This week, the states who are party to the Nuclear Non-Proliferation Treaty, NPT, will gather at the United Nations for their five-year review conference to assess whether the treaty is meeting its goals.
The U.S. has long viewed this treaty as a key bulwark against the spread of nuclear weapons to other countries. Since it was adopted 45 years ago, 3 nations which never signed the Treaty have developed nuclear weapons and one country that did sign has withdrawn and built a small nuclear arsenal, but we have not seen the wholesale spread of nuclear weapons that many feared when the NPT was negotiated in the late 1960’s.
Indeed, all of the nuclear weapons states have ambitious plans to upgrade and modernize their nuclear forces. Here in the US, the administration has put forth a modernization plan that will cost over $1 trillion over the next 30 years.
The message to the rest of the world is clear: The US intends to retain its nuclear arsenal indefinitely. If the US, which has the strongest conventional military in the world, wants nuclear weapons, shouldn’t everyone want them?
Fortunately the rest of the world has shown remarkable restraint. Over the last 2 years non nuclear weapons states have gathered at three international conferences to discuss what will actually happen to the world if nuclear weapons are used and to discuss how to get the states that do have nuclear weapons to take their obligations under the NPT seriously. The most recent, in Vienna last December, attracted representatives of 158 countries.
They heard reports from scientists and medical doctors detailing the existential threat to human survival posed by the 15,600 nuclear weapons in the world today. They heard new data showing that even a limited nuclear war between India and Pakistan would cause global climate disruption, cut food production worldwide and put 2 billion people at risk of starvation. They heard the Red Cross assessment that there would be very little that anyone could do if there were even a single nuclear explosion in a populated area, and no effective response at all to a nuclear war.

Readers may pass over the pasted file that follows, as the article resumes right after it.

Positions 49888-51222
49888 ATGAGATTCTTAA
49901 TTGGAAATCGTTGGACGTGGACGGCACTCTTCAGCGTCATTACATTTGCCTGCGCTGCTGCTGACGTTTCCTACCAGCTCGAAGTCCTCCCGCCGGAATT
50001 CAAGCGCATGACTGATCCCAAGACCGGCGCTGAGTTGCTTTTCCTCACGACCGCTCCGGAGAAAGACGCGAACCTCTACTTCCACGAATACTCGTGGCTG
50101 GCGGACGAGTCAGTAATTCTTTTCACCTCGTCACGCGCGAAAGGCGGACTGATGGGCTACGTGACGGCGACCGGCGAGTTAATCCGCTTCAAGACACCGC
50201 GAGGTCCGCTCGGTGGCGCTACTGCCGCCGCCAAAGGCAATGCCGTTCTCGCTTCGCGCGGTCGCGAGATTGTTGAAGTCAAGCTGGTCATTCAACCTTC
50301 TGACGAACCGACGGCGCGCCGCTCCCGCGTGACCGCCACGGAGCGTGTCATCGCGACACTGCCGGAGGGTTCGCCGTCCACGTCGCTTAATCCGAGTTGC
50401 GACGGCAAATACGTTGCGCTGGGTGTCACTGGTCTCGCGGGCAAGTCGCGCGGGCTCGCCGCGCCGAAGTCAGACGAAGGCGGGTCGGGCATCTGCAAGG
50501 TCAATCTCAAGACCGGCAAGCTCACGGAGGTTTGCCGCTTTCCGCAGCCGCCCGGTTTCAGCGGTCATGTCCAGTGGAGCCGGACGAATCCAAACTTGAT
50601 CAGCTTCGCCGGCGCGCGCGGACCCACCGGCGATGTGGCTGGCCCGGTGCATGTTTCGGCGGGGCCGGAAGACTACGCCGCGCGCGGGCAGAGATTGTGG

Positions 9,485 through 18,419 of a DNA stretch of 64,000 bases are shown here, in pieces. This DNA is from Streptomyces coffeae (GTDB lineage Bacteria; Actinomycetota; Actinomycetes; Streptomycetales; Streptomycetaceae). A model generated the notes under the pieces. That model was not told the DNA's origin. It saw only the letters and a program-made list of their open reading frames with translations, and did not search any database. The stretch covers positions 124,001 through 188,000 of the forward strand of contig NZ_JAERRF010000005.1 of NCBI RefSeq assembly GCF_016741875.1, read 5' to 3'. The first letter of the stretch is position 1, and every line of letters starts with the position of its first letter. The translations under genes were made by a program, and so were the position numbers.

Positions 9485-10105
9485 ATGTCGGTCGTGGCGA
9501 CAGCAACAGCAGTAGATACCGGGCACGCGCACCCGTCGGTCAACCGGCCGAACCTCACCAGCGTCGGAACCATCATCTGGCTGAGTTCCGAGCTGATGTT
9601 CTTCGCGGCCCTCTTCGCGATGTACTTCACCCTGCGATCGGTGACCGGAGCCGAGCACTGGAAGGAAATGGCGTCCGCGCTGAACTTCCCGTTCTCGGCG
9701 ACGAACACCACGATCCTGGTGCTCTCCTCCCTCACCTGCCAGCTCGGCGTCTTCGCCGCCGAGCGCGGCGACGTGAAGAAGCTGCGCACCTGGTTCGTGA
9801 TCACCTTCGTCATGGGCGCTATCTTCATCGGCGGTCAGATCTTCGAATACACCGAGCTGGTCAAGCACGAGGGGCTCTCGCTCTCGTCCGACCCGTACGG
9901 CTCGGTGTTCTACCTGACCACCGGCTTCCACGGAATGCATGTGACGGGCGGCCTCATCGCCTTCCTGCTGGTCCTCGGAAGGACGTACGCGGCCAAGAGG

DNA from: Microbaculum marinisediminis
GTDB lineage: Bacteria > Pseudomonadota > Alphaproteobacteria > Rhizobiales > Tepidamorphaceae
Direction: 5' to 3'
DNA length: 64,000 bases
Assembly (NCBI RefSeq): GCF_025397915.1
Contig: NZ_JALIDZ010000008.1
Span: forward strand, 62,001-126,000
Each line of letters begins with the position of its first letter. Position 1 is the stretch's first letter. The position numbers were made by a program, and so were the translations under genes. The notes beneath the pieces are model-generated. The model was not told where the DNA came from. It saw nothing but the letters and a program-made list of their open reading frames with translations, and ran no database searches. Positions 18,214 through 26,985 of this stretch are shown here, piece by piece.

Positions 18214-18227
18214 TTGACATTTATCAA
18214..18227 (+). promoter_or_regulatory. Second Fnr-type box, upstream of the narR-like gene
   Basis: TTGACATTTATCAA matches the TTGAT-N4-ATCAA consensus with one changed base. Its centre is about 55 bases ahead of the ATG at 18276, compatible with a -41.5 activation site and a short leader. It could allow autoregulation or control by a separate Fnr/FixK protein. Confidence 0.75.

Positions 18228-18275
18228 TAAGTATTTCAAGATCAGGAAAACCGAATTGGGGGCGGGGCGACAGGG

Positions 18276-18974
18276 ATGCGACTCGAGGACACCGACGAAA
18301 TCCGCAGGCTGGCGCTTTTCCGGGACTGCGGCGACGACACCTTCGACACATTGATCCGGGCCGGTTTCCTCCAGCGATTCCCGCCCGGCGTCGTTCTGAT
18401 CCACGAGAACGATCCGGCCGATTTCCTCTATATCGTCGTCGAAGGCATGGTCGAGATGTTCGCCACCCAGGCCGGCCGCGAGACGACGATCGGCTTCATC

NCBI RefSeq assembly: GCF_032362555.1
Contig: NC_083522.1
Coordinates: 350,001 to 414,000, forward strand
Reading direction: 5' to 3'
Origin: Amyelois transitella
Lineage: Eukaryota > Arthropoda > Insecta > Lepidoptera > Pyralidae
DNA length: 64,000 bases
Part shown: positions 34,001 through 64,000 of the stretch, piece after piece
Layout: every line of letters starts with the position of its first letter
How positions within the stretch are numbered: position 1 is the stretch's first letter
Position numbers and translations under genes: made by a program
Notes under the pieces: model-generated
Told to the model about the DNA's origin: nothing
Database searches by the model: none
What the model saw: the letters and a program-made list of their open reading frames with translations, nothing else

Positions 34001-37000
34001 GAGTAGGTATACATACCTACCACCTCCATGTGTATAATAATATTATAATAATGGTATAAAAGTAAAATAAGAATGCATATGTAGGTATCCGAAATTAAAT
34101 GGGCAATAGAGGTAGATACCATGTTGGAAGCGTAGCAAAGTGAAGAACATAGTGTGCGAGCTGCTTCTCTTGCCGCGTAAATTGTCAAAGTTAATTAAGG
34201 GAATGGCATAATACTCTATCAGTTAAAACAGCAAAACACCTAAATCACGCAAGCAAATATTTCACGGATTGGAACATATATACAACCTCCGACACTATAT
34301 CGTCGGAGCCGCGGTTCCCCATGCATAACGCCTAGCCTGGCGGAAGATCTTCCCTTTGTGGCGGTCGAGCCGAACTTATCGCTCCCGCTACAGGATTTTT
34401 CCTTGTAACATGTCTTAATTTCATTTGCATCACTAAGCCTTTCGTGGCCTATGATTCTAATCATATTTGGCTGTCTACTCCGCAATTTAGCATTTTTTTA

The Vienna meeting ended with a pledge by the Austrian government to fill the gap in international law which has banned land mines and cluster bombs, chemical and biological weapons, but not nuclear weapons, the most dangerous of all.
This “Austrian Pledge”, as it has come to be known, offers a way out of the dangerous impasse over nuclear weapons.
Faced with the failure of the nuclear weapons states to meet their obligations under the NPT, the rest of the world can abandon the Treaty and begin to develop nuclear weapons. Or, they can join in a new effort to enforce the NPT. They can begin the good faith negotiations to ban and eliminate nuclear weapons that the Treaty demands.
The US should embrace this effort. Instead it is working actively to undermine these negotiations before they even start. Reports in the Japanese and Norwegian press have clearly documented the efforts of the State Department to keep other countries from joining this movement.
The US needs to change course.
It should recognize that the world will not indefinitely tolerate a system of nuclear apartheid where some countries get to have nuclear weapons and others don’t. Possessing nuclear weapons may make us feel secure in the short run, but it fundamentally undermines our security and will lead to a world with many nuclear powers. The data on limited nuclear war show that even the “successful” use of our own nuclear weapons against an adversary abroad will cause catastrophic climate disruption that will devastate our own country. We need to understand that these weapons are suicide bombs and we who possess them have become a nation of suicide bombers.
Rather than spending a trillion dollars on modernizing these weapons, we urgently need to join the growing global effort to eliminate them throughout the world.
Helfand, an urgent care physician, is past-president and currently on the Board of Directors of Physicians for Social Responsibility, and co-president of International Physicians for the Prevention of Nuclear War. IPPNW won the Nobel Peace Prize in 1985.